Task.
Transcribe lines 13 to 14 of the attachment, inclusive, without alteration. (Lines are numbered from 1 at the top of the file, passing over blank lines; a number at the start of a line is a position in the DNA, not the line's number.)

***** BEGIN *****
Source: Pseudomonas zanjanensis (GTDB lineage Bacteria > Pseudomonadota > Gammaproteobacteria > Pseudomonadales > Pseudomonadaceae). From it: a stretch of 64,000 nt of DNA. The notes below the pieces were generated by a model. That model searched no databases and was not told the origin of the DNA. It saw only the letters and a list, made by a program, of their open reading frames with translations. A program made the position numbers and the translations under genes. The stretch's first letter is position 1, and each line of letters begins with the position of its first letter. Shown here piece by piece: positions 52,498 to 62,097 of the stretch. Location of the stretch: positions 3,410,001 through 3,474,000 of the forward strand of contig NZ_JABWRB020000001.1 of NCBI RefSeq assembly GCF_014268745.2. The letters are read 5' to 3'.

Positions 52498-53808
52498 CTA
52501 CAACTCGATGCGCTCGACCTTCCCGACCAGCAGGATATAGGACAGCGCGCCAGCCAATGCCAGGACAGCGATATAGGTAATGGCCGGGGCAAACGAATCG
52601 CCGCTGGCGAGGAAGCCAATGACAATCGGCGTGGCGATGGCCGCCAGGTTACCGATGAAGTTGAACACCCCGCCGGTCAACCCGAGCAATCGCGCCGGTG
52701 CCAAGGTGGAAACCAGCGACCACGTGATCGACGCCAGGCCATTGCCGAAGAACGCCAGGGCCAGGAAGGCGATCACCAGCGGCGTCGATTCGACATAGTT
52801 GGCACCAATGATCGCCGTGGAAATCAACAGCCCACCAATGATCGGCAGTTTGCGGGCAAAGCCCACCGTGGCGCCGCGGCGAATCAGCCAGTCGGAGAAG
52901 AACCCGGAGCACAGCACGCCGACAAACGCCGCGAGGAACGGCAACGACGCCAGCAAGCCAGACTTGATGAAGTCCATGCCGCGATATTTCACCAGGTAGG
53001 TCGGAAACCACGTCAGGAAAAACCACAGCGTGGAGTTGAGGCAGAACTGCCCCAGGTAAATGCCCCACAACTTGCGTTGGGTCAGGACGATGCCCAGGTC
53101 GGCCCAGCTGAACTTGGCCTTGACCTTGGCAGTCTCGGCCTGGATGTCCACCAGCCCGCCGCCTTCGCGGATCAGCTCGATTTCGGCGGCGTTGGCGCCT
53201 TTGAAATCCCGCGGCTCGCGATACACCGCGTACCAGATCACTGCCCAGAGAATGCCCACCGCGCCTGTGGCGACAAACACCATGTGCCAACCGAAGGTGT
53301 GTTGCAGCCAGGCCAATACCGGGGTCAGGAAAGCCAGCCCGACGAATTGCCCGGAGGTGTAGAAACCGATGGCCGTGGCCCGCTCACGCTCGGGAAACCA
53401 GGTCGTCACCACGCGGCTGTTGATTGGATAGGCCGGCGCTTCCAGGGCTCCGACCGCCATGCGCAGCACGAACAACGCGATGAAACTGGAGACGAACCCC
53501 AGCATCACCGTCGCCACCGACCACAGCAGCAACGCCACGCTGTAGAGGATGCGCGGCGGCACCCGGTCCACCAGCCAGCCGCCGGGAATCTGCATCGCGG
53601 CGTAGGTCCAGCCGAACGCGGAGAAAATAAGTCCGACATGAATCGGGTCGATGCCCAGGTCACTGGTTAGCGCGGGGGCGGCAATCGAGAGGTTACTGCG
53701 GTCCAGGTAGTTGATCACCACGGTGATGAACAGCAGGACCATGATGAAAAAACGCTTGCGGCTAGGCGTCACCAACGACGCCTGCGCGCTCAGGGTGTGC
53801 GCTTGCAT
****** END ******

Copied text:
53401 GGTCGTCACCACGCGGCTGTTGATTGGATAGGCCGGCGCTTCCAGGGCTCCGACCGCCATGCGCAGCACGAACAACGCGATGAAACTGGAGACGAACCCC
53501 AGCATCACCGTCGCCACCGACCACAGCAGCAACGCCACGCTGTAGAGGATGCGCGGCGGCACCCGGTCCACCAGCCAGCCGCCGGGAATCTGCATCGCGG